It would be nice if SDOT could find funding to connect the future Queen Anne Avenue North PBL to the one on Roy Street, Browning said, but he believes The Urbanist is correct that the next round of Bike Master Plan funding has already been dedicated for other projects.
Cyclists heading from Queen Anne to Downtown would take Queen Anne Avenue North to Thomas Street, at which point they could take the sidewalk to connect to First, which would provide a PBL down to Denny Way.
SDOT does not feel comfortable providing bike facilities on Denny Way, and so no bike or pedestrian crossings were designed at First, said Sara Zora, street use development review manager.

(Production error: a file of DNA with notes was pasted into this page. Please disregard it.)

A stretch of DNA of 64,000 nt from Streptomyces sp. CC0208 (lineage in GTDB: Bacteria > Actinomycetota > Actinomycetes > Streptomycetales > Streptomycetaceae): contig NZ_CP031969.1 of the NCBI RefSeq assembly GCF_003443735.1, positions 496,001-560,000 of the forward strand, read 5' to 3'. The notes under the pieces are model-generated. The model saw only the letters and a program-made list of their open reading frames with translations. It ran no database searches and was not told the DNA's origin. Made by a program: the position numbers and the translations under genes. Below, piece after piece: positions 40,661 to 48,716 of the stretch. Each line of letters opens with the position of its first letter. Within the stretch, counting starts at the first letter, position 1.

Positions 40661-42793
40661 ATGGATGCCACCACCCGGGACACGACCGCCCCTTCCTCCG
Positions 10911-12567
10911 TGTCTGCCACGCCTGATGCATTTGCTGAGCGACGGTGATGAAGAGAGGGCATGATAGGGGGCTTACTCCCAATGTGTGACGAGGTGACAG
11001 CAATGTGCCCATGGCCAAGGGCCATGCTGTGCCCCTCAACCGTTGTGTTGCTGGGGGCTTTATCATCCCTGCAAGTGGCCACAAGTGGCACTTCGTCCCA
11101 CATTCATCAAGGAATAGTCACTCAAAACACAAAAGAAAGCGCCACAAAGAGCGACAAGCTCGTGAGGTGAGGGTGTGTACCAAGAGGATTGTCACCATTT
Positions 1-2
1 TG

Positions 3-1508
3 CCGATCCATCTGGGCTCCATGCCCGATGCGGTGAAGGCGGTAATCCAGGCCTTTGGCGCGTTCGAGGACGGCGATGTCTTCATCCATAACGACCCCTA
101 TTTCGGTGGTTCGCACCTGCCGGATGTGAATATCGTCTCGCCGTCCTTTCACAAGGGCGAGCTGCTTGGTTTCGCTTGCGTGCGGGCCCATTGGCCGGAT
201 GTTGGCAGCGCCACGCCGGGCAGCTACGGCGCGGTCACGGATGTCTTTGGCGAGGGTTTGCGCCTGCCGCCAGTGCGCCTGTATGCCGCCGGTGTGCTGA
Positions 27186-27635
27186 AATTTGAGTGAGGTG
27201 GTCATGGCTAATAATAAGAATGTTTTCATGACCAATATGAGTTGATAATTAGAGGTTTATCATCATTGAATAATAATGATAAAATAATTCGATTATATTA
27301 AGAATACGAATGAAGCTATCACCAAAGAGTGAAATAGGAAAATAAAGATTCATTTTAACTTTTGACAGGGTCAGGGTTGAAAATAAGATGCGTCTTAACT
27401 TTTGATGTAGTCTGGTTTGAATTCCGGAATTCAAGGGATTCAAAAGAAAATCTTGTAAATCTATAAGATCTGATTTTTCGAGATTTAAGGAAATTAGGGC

Zora said SDOT is still looking at how to make a PBL connection from First to Second, which NODO MAP identifies as a second-tier project.
The First Avenue and Broad Street Complete Street Extension also plans for a two-way PBL along Broad Street, between Second and First streets, which Yesuwan said will go through early planning this year and design in 2021. The extension project would also expand the First Avenue PBL further south to Broad Street to connect.
Browning said creating truly connected PBLs will result in more people choosing cycling over other transportation modes, but many will remain on the fence until then.
“I don’t think SDOT has been good — in fact, I think they’ve been terrible — about the public outreach for the planning for these bike facilities,” he said.